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Work at Home Clairton PA

Work at home jobs include data entry jobs, proofreading jobs, transcription jobs, translation jobs, online tutoring jobs and more. See below for work at home jobs in Clairton for freelance writers, telemarketers, and online shop owners, as well as advice on how to find a work at home job.

Louise G. Magan, CPRW
(412) 343-6245
300 Mt. Lebanon Blvd., #230
Pittsburgh, PA
Pa Careerlink Mon Valley
(724) 379-4750
570 Galiffa Drive, Donora Industrial Park
Donora, PA
Pa Careerlink Allegheny East
(412) 436-2225
2040 Ardmore Boulevard
Pittsburgh, PA
Pa Careerlink
(412) 390-2327
2600 East Carson Street
Pittsburgh, PA
Pa Careerlink Pittsburgh Allegheny County
412-552-7100, ext. 7033
425 6th Ave, 22nd Floor
Pittsburgh, PA
CoreU Career Coaching
(412) 655-0872
1868 Wallace Rd.
South Park, PA
(412) 281-9930
1123 Greenfield Ave
Pittsburgh, PA

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Career Development Center
(412) 422-5627
5743 Bartlett St
Pittsburgh, PA
Dencom, LLC
(412) 884-8319
128 Norine Dr
Pittsburgh, PA

Data Provided By:
Arbor Career Center
(412) 258-6600
425 6th Ave Ste 2000
Pittsburgh, PA
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Stay at Home Dad, Online Resources for Stay at Home Dads

The SAHD (stay-at-home dad) counterpart - MAWDAHS

RebelDad makes an impassioned argument for elevating the way we describe stay at home dads who look after kids:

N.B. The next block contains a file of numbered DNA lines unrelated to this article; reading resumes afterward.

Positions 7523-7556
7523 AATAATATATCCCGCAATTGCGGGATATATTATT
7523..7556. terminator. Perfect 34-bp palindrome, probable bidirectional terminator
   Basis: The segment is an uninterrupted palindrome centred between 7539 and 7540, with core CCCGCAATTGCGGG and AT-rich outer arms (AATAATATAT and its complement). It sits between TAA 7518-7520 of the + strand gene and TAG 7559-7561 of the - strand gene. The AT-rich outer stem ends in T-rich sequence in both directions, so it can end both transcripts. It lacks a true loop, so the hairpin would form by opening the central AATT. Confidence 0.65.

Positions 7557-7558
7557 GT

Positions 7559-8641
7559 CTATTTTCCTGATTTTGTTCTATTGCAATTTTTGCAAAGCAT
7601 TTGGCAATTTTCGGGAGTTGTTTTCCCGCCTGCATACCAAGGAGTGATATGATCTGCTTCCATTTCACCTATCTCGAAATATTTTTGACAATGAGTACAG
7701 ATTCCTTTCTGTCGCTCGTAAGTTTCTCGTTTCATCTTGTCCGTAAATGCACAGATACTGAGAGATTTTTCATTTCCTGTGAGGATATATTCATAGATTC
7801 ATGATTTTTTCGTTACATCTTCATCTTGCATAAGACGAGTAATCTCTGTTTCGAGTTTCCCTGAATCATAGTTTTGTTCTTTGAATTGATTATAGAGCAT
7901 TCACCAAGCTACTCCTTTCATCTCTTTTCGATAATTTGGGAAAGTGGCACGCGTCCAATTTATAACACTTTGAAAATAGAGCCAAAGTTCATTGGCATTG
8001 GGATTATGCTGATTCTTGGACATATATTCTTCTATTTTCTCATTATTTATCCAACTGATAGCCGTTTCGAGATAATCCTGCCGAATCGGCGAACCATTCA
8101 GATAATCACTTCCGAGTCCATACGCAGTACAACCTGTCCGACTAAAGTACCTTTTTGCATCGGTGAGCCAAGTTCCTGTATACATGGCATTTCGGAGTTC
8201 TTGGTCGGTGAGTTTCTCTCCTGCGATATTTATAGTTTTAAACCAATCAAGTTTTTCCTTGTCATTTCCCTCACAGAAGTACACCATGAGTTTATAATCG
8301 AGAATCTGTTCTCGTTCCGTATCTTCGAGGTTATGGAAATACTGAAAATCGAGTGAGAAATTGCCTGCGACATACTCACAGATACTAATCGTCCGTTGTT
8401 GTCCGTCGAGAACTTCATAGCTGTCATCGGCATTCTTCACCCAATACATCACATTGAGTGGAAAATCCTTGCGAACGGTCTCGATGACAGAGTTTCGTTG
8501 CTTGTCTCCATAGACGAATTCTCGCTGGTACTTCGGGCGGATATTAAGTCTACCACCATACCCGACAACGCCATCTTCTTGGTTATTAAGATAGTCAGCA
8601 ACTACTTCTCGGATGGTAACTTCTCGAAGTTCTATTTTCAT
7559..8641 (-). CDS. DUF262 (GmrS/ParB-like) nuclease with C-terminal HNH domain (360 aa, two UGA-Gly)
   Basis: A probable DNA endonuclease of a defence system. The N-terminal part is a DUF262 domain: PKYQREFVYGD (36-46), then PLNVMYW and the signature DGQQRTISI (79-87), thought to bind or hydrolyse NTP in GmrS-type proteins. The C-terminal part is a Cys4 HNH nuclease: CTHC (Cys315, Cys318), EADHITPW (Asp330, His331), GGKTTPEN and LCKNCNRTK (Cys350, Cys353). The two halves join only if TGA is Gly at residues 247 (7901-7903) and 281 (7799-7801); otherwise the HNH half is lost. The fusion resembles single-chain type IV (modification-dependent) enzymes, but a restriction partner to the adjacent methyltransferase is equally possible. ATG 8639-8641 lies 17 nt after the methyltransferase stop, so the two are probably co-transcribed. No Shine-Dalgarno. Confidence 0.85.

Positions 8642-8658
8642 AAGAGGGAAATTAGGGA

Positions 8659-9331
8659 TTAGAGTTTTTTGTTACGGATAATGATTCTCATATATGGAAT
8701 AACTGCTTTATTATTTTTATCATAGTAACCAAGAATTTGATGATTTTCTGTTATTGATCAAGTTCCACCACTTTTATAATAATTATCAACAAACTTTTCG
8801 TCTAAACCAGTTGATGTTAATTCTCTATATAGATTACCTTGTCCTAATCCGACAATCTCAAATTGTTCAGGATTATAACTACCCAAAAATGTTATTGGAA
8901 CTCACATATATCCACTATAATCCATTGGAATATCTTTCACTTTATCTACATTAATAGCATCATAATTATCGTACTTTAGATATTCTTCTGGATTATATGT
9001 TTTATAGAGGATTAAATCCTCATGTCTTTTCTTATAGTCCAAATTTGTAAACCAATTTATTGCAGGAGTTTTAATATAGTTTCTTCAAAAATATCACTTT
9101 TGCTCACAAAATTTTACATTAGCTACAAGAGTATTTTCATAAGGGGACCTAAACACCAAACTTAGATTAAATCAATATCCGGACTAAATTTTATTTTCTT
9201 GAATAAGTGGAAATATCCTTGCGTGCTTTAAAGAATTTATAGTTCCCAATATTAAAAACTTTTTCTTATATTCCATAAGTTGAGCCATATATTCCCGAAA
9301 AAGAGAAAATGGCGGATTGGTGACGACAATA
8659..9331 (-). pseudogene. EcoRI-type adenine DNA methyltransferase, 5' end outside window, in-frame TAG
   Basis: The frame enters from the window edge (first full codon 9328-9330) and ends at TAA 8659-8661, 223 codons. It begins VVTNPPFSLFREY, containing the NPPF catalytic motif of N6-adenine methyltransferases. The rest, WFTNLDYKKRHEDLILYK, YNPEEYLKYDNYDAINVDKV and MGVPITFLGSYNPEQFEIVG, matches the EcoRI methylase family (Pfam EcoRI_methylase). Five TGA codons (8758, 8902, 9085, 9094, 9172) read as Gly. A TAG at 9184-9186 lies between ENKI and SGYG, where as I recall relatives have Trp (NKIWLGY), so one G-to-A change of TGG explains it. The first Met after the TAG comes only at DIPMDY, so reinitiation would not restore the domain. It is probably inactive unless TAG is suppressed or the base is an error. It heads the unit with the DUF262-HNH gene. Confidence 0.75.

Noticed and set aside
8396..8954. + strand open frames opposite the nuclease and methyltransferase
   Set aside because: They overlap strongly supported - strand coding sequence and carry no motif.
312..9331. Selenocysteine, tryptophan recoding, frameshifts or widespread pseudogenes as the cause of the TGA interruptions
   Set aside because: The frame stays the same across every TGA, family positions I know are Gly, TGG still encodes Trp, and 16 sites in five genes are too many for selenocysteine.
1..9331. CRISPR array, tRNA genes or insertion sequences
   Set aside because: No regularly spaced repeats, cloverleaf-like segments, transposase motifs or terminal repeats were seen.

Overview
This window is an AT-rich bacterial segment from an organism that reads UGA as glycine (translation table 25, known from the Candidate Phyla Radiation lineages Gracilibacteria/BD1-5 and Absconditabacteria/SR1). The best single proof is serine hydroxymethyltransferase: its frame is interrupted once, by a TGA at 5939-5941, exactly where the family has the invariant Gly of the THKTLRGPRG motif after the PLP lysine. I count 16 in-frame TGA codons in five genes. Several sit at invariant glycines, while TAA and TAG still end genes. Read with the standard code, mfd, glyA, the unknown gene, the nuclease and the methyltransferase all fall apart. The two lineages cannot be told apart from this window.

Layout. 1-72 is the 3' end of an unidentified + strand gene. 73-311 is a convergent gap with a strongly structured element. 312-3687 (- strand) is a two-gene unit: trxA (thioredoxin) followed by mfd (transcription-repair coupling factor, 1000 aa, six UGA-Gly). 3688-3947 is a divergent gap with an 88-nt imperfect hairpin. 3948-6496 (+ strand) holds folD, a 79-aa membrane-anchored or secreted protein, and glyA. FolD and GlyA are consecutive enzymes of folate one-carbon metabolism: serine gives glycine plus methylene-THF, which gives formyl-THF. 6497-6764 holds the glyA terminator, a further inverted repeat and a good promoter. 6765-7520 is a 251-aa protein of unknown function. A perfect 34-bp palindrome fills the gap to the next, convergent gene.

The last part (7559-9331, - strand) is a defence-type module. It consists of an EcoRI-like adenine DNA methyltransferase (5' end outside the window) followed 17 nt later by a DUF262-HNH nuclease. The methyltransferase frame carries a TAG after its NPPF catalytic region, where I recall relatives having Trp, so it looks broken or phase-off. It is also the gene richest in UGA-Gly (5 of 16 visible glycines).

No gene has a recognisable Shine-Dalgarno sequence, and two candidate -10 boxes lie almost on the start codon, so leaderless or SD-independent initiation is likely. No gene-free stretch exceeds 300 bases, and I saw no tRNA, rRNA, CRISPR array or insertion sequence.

So yesterday I was given another reminder that one of these days I should really start a blogroll for MAWDAHs... moms who go to work and are married to stay at home dads. Asha over at flagged this post by Mom 101 about her husband. It is a wonderful denunciation of the strange and irritating trend toward referring to male caregivers by female terms ("The Mommy," "Mr. Mom," etc.)

I was asked recently what the problem with Mr. Mom is, and Mom 101 nails a good chunk of it. Here's my take on why it's a problem:

  • It is unfair to women to "mom"ify the job. Calling a guy "Mr. Mom," implies mom ∗should∗ be the one behind the stroller. That ought to be pretty offensive nowadays.
  • It emphasizes the novelty of at-home fatherhood . A dad at the playground shouldn't be treated with any more surprise that a female surgeon in the operating room. Why should "Hey - that kid's caretaker is a ∗man∗!" be any less offensive than "Hey - that doctor/lawyer/exec is a ∗woman∗!"?
  • It glosses over the different skills that mothers and fathers bring to the table. Kyle Pruett at Yale has made a career of noting that men and women generally parent differently, and that kids are best served by both styles of play. Suggesting that a...

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